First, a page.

Ten years ago, few people would have predicted the rise of counselors who specifically help individuals interpret and deal with the results of gene tests. But that’s precisely what gene counselors do.


The primary purpose of this role is to provide information to patients about their genetic risks so that they can make good decisions about lifestyle and treatment. Gene counselors are also there to educate patients about the nature of genetic risks. Not all genetic risks will lead to disease. And neither will terrible lifestyle choices if people have genes that can defend them against disease. The number of gene counselors is expected to rise by around a third, especially with the rise of gene mapping companies.


Medical Scientists



Image: Pixnio


Medical scientists, according to, are people who are involved in the active pursuit of treatments for disease. They are usually bound to a lab, either in a hospital or a university, but sometimes in the private sector.   Their role is to design experiments, collect data, and find ways to improve human health.


Thanks to shifts in the economy, it’s likely that we will see more medical scientists in the future in many different fields. These fields could include neuroscience, toxicology, and immunology. The BLS says that more than 9,000 new positions will open up by 2024 in the US alone.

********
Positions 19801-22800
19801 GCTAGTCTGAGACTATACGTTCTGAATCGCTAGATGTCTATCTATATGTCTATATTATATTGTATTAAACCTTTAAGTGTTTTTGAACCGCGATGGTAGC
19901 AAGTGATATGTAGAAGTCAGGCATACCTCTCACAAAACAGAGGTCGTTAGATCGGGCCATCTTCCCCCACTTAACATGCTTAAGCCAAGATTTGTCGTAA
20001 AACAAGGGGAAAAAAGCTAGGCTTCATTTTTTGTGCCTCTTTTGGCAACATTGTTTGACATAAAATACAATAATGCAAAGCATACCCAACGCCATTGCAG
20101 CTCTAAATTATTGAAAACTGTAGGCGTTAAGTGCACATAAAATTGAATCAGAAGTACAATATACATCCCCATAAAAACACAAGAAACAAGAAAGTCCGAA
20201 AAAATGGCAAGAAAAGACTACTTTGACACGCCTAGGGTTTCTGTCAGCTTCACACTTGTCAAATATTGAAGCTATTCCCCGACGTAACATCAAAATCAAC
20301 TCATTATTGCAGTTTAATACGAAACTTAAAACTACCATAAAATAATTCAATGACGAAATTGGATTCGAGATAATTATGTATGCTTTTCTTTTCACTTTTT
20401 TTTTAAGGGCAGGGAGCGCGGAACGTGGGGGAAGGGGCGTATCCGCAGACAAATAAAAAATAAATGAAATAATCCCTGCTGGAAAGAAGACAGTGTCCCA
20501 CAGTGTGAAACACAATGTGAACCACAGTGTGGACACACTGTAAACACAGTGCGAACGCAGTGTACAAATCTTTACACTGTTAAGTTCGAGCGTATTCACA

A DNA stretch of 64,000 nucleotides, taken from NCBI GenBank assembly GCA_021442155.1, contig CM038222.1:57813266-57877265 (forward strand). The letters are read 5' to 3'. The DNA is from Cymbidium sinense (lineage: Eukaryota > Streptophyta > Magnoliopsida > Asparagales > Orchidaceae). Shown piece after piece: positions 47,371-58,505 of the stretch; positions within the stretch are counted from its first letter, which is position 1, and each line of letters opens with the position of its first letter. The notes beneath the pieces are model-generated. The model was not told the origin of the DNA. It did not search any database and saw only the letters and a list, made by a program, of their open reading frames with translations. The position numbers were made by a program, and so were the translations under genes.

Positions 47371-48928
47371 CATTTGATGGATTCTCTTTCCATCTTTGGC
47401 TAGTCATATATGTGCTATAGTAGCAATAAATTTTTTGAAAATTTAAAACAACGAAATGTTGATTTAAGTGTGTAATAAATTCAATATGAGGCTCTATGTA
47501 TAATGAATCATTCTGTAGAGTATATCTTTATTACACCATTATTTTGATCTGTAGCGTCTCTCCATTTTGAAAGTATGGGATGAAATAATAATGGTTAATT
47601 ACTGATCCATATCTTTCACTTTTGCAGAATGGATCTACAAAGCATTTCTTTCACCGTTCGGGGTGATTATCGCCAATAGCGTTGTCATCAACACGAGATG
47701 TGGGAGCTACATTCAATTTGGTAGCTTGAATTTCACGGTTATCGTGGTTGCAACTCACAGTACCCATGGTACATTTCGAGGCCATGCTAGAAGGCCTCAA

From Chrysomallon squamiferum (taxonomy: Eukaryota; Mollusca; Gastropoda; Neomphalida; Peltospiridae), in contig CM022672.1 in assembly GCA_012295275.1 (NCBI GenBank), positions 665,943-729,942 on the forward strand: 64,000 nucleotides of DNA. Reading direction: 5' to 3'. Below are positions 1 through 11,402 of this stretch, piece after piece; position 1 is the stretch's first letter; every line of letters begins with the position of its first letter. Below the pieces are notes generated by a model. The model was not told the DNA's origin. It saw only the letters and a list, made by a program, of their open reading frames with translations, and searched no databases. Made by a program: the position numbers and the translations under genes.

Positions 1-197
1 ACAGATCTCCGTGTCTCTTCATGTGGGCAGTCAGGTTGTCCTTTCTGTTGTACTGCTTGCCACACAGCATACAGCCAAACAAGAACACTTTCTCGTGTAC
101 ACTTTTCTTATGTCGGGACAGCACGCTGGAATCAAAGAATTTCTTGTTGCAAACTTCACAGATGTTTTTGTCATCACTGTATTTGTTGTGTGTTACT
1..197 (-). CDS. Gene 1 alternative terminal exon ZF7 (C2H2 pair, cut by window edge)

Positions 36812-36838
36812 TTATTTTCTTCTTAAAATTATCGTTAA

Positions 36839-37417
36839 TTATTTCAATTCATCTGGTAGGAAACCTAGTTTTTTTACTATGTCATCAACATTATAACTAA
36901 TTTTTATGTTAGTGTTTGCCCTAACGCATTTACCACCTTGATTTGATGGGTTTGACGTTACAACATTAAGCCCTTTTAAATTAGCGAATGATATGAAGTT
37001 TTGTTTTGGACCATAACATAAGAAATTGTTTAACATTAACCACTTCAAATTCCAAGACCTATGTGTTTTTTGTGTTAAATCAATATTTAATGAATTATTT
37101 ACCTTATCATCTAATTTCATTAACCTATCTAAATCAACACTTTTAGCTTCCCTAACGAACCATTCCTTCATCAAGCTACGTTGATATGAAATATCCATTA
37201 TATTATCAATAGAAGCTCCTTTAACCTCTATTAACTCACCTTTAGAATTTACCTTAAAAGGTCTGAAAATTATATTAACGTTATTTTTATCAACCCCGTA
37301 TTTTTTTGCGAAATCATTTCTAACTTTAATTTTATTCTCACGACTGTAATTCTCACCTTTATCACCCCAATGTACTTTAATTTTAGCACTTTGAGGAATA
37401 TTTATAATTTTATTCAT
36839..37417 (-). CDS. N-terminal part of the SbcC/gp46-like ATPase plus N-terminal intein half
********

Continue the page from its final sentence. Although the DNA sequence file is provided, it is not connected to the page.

Chemical Technicians


In any industry, there is a need for people who can reliably support the work of others. That’s the role of chemical technicians: they help assist medical and other scientists with their research. Often, this involves the testing and development of new pharmaceutical chemicals.


Wildlife Biologists


Perhaps the primary way that the biotech revolution is already influencing our daily lives is in the role of food and animal production. Scientists have already used biotechnology to engineer specific breeds of crops and animals that help to make food better, cheaper, and healthier for the environment.



Image: Wikipedia


But in the future, there are plans to take this much further. Right now, technology is on the precipice of being able to grow meat and other food in the lab, eliminating the need for costly animals. But to scale up this industry, there is a great need for more people with the relevant skills.


Also, organizations and governments realize that they need more people who understand how these emerging technologies interact with the broader environment. They need people who can weigh up the risks and rewards of pursuing new biotechnology in food production. Because of the demand from the government, the BLS predicts that the number of wildlife biologists will need to increase at a rate of 4 percent per year. It’s a rare skill to have, but one that is in huge demand by the state.




Microbiologists are at the front line in the fight against disease. Whether it’s swine flu or a new antibiotic-resistant form of gonorrhea, you can bet that there a microbiologist on the case.


Most microbiologists work in life sciences, research, and development, or medicine manufacturing. Nearly a 1,000 new positions will become available, says the BLS, by 2025.